Dear little Slavic Sappho, we had thought
Hearing thy songs so sweetly, deftly wrought,
That thou shouldst have an heritage one day
Beyond thy father's lands: his lute to play.
from Sir Philip Sidney
Now therein of all Sciences . . . is our Poet the Monarch. For hee doth not onely shew the way, but giveth so sweete a prospect into the way, as will entice anie man to enter into it.
from William Shakespeare
And as imagination bodies forth
The forms of things unknown, the poet's pen
Turns them to shapes, and gives to aery nothing
A local habitation and a name.
from John Milton
For Books are not absolutely dead things, but doe contain a potencie of life in them to be as active as that soule was whose progeny they are.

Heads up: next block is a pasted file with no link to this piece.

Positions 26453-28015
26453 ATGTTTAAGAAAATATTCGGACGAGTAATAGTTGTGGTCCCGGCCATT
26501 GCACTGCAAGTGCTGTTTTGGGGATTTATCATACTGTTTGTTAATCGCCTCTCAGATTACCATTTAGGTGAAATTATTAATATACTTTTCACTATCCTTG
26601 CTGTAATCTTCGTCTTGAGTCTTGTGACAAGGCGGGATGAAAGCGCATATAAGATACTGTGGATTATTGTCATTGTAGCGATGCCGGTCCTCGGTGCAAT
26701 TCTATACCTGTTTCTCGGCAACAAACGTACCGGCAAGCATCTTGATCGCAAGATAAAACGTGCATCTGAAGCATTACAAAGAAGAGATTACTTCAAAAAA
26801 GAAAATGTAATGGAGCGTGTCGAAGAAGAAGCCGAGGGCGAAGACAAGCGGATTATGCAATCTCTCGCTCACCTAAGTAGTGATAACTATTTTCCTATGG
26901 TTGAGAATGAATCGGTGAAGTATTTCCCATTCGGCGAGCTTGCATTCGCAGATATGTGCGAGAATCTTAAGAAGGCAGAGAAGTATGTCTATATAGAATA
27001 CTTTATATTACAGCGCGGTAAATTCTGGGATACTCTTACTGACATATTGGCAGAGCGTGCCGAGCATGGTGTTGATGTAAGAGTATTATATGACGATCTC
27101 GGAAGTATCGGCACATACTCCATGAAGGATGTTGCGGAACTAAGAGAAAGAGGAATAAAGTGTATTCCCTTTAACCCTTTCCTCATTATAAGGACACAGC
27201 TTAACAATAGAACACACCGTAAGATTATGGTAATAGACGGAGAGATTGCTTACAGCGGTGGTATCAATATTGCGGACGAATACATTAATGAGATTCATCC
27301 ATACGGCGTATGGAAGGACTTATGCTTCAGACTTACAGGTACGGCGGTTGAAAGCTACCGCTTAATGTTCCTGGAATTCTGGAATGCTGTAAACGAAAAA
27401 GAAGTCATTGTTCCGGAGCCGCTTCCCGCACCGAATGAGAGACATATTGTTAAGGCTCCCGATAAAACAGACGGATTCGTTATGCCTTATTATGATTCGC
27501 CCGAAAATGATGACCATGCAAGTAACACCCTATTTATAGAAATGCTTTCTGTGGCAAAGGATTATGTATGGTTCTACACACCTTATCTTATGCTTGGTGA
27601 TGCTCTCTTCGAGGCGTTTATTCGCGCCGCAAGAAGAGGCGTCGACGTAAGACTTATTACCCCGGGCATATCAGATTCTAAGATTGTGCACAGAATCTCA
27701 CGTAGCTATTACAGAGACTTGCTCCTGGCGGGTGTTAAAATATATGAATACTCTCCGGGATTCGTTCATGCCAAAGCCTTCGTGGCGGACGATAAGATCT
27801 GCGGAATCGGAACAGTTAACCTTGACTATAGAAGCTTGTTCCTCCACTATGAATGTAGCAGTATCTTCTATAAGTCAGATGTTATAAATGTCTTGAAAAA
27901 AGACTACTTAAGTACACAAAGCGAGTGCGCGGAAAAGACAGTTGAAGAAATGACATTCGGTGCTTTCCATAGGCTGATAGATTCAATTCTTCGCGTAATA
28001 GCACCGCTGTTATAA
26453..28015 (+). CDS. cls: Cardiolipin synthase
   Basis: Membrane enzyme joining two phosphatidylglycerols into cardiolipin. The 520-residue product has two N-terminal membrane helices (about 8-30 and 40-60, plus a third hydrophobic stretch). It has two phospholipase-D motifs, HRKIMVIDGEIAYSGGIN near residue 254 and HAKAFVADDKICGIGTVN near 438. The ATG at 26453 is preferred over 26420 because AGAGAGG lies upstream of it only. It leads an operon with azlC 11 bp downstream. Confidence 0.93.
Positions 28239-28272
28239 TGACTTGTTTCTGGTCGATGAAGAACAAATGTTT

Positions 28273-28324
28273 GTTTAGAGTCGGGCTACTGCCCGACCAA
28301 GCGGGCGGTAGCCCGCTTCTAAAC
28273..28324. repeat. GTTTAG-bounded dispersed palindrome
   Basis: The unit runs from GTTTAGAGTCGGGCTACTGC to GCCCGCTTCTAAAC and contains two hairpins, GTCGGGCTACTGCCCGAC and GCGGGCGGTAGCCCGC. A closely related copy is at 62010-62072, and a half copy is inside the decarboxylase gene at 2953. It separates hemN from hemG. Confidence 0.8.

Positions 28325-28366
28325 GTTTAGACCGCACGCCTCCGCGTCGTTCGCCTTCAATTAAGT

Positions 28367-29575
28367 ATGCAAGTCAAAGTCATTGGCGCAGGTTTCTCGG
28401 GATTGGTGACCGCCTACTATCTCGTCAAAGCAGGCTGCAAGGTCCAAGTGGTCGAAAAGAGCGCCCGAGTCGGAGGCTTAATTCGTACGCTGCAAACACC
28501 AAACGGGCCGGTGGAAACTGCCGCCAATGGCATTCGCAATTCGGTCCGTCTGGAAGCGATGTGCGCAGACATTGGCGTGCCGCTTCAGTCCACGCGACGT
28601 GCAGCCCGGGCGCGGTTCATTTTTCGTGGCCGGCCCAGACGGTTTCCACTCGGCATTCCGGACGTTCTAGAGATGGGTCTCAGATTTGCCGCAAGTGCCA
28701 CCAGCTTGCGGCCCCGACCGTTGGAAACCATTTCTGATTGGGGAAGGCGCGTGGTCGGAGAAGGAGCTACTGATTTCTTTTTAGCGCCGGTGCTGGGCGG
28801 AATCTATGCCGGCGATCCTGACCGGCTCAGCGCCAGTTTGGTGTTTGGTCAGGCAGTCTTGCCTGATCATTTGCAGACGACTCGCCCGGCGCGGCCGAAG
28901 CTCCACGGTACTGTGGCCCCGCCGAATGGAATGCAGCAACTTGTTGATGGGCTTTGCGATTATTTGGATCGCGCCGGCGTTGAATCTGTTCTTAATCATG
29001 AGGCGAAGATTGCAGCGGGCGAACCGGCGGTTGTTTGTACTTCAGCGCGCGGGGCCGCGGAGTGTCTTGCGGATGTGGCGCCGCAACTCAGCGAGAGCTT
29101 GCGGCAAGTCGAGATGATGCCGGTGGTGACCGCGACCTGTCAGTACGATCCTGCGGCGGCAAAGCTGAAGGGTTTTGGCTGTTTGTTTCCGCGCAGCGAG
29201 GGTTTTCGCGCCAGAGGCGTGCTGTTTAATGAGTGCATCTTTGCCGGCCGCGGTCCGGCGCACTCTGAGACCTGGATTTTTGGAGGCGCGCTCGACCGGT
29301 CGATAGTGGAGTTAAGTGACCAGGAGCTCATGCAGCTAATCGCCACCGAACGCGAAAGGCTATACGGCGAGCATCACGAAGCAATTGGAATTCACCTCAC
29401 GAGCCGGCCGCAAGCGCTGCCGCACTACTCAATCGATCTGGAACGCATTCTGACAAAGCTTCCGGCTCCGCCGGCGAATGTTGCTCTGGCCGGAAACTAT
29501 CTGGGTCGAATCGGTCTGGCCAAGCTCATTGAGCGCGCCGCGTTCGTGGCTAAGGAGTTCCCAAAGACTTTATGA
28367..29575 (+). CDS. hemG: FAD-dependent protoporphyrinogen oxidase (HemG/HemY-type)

from Anne Bradstreet
I wash'd thy face, but more defects saw,
And rubbing off a spot, still made a flaw.
from Sor Juana Ines de la Cruz
But, lady, as women, what wisdom may be ours if not the philosophies of the kitchen? Lupercio Leonardo spoke well when he said: how well one may philosophize when preparing dinner. And I often say, when observing these trivial details: had Aristotle prepared victuals, he would have written more.
from Samuel Johnson
But whatever be the advantage of rhyme, I cannot prevail on myself to wish that Milton had been a rhymer; for I cannot wish his work to be other than it is; yet, like other heroes, he is to be admired rather than imitated.
from David Crantz
If a Greenlander thinks himself aggrieved by another, he discovers no symptom of revengeful designs, anger, or vexation, but he composes a satirical poem.
from Phillis Wheatley
Imagination! Who can sing thy force?
Or who describe the swiftness of thy course?